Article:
Laura Morand, Local 2627 President
I got the Moderna COVID-19 vaccine on Feb 12. I could have gotten it a month early as a Fire Department employee, but I was hesitant.
I developed a lack of trust in the medical system after I was misdiagnosed on March 25, 2020. That day I was rushed by ambulance to Franklin Hospital in Long Island. I had a 101 fever and difficulty breathing. I was weak, achy and dizzy. I was fast-tracked to see a doctor but he denied me a COVID test and did not check me out thoroughly despite my symptoms. He gave me two Tylenol and an asthma pump and sent me home.
I believe that if I were a Caucasian woman, doctors would have tested me for everything including COVID-19. Instead, they put on a Band-Aid and sent me back to work. The way I was treated hurt me but I was too weak to do anything about it.
When I didn’t get any better, I called our executive director Henry Garrido. He sent me to Queens General Hospital. My daughter drove me. I saw Dr. Holness, a Black doctor, who ordered an x-ray. It confirmed that I had pneumonia and he admitted me.
Then a White doctor intervened, gave me a prescription for Hydroxychloroquine and sent me home. I got worse. I thought I was going to die. What saved me is my oxygen levels did not go below 90.
I had COVID-19. My recovery was long and I still have lingering effects from the virus.
On New Year’s Day 2021, I learned that my mother had COVID. Her home health aide tested positive. My mother and my sister live together in the Bronx. They followed protocol and stayed in, but they still got COVID. It was brought into their home. My mom got worse and was hospitalized for several weeks. She prayed to die. She did not believe she would recover. My sister also was also hospitalized.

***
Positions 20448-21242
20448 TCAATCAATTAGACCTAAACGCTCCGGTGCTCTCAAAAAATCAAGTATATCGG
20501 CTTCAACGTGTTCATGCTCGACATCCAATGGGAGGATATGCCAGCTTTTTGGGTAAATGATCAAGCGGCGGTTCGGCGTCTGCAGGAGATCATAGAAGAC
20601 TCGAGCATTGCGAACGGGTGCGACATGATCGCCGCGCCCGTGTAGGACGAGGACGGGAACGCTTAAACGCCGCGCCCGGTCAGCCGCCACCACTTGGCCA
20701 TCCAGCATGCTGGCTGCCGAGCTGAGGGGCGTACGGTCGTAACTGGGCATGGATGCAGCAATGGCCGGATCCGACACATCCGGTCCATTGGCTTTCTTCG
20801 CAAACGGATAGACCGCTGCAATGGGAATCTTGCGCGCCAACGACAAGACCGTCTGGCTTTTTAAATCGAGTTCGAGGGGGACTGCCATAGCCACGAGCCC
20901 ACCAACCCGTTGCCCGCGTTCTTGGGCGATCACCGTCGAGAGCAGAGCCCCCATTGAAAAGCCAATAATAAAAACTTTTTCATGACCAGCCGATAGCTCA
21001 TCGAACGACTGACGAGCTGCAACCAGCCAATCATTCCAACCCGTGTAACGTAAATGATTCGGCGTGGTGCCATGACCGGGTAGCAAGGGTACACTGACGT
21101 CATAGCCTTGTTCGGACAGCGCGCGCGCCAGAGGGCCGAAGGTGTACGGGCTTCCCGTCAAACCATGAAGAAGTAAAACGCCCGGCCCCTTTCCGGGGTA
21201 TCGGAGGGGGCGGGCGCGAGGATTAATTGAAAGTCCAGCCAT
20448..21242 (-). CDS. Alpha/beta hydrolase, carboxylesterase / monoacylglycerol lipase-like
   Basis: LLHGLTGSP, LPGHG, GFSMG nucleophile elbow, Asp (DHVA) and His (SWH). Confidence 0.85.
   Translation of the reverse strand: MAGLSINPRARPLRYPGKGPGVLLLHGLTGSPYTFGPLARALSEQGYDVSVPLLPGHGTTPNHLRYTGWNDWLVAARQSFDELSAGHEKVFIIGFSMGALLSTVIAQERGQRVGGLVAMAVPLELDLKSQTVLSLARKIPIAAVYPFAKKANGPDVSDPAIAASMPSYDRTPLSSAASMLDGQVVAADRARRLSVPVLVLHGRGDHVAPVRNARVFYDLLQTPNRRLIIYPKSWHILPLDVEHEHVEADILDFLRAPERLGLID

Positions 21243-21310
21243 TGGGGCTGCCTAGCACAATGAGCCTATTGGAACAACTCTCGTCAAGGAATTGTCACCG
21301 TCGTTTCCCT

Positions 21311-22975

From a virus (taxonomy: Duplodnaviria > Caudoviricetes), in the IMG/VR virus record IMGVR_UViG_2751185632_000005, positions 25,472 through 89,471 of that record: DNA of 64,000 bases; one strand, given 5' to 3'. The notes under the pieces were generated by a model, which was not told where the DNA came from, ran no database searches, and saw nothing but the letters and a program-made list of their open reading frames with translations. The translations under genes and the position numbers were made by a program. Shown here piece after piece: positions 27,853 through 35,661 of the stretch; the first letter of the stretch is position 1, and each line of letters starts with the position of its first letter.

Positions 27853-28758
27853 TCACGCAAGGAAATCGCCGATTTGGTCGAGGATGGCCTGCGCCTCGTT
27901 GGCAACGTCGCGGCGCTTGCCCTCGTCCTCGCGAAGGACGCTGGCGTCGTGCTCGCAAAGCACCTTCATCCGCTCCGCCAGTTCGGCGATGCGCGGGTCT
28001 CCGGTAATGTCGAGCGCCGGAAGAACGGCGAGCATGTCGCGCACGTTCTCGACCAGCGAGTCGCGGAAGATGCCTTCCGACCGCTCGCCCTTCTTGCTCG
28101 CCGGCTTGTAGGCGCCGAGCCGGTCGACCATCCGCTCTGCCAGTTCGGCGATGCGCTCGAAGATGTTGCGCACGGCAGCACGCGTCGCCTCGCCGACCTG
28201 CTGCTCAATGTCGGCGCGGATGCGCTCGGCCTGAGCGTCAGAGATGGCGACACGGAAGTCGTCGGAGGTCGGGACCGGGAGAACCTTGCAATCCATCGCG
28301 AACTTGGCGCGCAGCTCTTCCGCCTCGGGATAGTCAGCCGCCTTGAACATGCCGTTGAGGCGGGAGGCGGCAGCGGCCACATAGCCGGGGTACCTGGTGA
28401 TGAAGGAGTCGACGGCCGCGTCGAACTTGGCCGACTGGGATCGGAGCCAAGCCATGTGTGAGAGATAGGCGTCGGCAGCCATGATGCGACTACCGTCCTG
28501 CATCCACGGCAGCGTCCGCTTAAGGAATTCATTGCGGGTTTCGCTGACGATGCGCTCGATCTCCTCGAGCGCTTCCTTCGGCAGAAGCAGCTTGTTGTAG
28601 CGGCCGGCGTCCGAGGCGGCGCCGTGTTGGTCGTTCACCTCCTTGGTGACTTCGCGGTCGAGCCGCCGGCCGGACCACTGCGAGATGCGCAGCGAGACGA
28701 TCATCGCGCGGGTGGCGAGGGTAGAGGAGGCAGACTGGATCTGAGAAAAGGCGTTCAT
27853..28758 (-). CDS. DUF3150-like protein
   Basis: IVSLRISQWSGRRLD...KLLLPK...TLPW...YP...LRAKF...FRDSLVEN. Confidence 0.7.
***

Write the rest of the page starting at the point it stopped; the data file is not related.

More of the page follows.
Then there was a fire in the apartment across the hall from them. Smoke damage made it impossible to live in their apartment. My brother in Maryland also was admitted to intensive care due to COVID-19. For me 2020 and 2021 have been very rough. Fortunately, we all survived and are COVID-19-free.
The pandemic wreaked havoc and destroyed lives. President Trump let this happen. The pandemic was a horrible life-changing ordeal that I shared in an interview on the 93.5FM radio show Immigration and Me. I also shared my experience on my Facebook page. COVID-19 hit my community–and New York’s Black and Latino communities– very hard. People are protesting because America does not value our lives.
I took the Moderna vaccine because I had such a bad experience with COVID-19. I experienced blatant discrimination as a Black woman and this was not the first time. I had to insist on quality medical treatment. And still the White medical establishment did not believe me or take my symptoms and my health seriously. My experience confirmed to me that Black women are not treated with the same level of care and compassion. It is one of the many disparities and injustices the pandemic revealed.
I was skeptical about the vaccine but my view changed when I saw White people coming from the suburbs into Black neighborhoods like Brownsville, Brooklyn, to get the vaccine. I knew they would not put themselves in danger.
Being vaccinated is a personal decision. There are many reasons for concern. I did my research and got the vaccine through my job. The FDNY is vaccinating employees, retirees and family members of employees. My husband took the Pfizer vaccine a week after me. He watched me suffer with COVID-19 and was scared I was going to die. We want to be safe so we are both vaccinated. Although the COVID-19 shots made me weak and sick because I had COVID, it was nothing like having coronavirus.
After more than a year, in April I finally got to see my mom for the first time. She is in a nursing home in Elmhurst. I was able to visit her because I am vaccinated.
As told to DIANE S. WILLIAMS